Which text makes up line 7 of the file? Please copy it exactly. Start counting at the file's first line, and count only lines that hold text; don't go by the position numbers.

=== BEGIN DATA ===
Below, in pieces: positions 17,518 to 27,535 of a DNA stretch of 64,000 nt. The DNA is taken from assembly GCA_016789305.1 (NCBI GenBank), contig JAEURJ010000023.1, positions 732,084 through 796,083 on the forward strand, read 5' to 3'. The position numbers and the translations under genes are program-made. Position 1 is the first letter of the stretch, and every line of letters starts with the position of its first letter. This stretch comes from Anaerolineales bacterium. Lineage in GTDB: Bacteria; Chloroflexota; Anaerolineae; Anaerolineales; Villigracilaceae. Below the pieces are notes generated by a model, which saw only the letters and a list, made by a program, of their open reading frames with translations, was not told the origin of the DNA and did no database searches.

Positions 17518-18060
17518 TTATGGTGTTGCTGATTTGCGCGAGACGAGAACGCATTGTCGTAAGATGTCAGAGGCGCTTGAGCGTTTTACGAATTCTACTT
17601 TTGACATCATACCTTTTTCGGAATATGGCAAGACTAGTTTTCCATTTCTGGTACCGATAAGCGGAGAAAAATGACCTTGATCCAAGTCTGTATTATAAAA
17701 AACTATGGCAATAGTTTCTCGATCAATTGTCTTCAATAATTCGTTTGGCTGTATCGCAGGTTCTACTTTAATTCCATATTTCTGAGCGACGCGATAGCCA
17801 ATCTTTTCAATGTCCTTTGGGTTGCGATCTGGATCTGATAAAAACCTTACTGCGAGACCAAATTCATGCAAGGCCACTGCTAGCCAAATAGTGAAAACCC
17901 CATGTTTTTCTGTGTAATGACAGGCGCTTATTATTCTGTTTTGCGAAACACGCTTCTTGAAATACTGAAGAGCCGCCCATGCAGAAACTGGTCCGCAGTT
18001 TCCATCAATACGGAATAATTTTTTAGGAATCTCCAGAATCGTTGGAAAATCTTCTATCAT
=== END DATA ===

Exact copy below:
17901 CATGTTTTTCTGTGTAATGACAGGCGCTTATTATTCTGTTTTGCGAAACACGCTTCTTGAAATACTGAAGAGCCGCCCATGCAGAAACTGGTCCGCAGTT